elderly people on a beach - on in wheelchair

How does climate change affect the elderly, disabled, homeless and individuals with chronic disease? The risk is debatable. Some research suggests climate change is creating more and more risks for vulnerable people than ever.

The number of very hot days has been increasing in Australia since the 1990s and heatwave events are becoming more common. According to nurse Jennifer Wressell MACN, human adaptation has allowed us to cope with climate change's most radical effects in heat. We're successfully developing strategies to mitigate the effects it's had.

Our adaptive abilities are not equal, however.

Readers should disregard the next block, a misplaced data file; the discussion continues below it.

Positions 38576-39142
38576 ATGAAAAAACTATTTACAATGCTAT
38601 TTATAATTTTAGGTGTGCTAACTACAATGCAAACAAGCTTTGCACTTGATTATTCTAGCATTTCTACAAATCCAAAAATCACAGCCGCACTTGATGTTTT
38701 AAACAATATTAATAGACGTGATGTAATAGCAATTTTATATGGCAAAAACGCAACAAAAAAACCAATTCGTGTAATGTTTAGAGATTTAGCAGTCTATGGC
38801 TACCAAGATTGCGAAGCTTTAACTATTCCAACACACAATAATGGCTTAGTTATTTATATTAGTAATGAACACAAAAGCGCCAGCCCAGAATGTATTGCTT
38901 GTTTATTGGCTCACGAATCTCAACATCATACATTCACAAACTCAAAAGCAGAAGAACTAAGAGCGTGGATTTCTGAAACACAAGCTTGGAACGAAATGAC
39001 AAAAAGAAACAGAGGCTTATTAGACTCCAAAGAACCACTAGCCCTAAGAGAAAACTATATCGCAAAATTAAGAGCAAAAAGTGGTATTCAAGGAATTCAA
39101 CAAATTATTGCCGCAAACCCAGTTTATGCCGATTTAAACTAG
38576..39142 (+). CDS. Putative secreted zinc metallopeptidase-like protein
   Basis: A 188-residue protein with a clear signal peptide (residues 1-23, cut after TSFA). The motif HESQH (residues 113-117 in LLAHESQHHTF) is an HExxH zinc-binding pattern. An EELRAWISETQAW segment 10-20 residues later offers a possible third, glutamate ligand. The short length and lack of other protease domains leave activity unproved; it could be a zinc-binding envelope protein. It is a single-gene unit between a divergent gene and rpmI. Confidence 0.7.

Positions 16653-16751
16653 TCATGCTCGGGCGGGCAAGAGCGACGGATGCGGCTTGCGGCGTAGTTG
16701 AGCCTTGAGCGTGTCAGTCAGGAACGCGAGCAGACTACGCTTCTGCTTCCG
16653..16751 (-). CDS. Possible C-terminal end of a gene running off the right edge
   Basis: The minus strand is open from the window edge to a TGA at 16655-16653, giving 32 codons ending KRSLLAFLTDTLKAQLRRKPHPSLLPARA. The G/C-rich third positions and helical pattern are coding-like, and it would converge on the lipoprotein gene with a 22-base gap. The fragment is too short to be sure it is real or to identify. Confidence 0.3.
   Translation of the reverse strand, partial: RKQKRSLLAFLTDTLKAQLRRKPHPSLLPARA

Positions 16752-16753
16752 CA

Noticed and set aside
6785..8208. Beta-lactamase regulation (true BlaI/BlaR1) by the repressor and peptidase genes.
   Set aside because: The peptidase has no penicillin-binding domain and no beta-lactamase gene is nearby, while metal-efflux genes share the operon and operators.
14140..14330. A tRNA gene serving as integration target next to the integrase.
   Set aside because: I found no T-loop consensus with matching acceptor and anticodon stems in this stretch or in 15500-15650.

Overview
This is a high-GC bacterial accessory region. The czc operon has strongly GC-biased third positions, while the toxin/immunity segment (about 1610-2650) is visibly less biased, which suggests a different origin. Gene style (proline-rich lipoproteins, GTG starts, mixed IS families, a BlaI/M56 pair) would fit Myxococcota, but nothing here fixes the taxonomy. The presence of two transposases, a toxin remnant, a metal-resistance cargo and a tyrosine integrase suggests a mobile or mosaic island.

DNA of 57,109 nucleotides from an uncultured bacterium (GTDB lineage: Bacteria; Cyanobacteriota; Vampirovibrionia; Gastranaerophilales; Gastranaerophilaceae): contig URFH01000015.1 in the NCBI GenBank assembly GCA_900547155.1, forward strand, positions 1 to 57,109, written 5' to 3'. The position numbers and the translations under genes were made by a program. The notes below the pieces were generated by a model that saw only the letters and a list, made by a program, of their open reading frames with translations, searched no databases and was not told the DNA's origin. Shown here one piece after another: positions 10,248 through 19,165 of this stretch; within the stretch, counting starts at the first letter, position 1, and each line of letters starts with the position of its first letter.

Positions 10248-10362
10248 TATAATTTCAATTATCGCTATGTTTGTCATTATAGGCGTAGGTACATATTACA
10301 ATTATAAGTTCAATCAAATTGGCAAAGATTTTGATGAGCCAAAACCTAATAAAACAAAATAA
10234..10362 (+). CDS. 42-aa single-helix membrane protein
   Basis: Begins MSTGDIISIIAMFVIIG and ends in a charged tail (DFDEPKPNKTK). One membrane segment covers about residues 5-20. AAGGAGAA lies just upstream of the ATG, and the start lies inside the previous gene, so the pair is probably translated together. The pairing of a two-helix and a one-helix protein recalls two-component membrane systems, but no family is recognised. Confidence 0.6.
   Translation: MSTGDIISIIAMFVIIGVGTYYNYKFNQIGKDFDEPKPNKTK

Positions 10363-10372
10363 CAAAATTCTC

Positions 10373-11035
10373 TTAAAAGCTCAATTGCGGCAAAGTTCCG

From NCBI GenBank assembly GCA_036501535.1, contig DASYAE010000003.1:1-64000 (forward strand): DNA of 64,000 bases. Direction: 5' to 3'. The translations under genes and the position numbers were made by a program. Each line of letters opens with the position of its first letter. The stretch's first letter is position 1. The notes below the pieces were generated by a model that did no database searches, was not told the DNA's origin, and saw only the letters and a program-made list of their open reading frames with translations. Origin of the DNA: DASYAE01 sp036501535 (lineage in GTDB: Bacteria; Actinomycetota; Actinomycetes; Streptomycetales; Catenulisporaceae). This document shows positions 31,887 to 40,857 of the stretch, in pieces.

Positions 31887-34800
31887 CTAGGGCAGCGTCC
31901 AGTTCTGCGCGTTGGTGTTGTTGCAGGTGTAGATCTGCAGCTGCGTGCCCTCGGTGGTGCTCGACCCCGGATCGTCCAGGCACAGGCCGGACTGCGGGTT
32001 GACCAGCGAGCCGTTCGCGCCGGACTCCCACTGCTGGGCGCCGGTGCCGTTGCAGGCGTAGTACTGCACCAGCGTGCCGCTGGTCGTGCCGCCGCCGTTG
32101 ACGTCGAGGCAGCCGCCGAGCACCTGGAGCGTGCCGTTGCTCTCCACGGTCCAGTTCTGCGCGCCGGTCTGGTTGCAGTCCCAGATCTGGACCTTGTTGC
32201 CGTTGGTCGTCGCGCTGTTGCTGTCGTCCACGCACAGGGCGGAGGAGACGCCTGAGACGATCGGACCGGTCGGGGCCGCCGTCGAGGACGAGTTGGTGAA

"Certain populations have limited ability to adapt to climate extremes; the elderly, disabled, homeless and individuals with chronic disease are all at risk. This leads to significantly increased health challenges for these populations during heatwaves and cold spells. In one of the most comprehensive studies exploring the impact of heat on illness, Harvard School of Public Health found that “extreme heat … put the elderly at 18% greater risk of being hospitalised for fluid and electrolyte disorders, 14% greater risk for renal failure, 10% greater risk for urinary tract infections and 6% greater risk for sepsis.” More recently, Lee and Guth identified significant relationships between temperature extremes and increased occurrence of subarachnoid haemorrhage."- Jennifer Wressell MACN 

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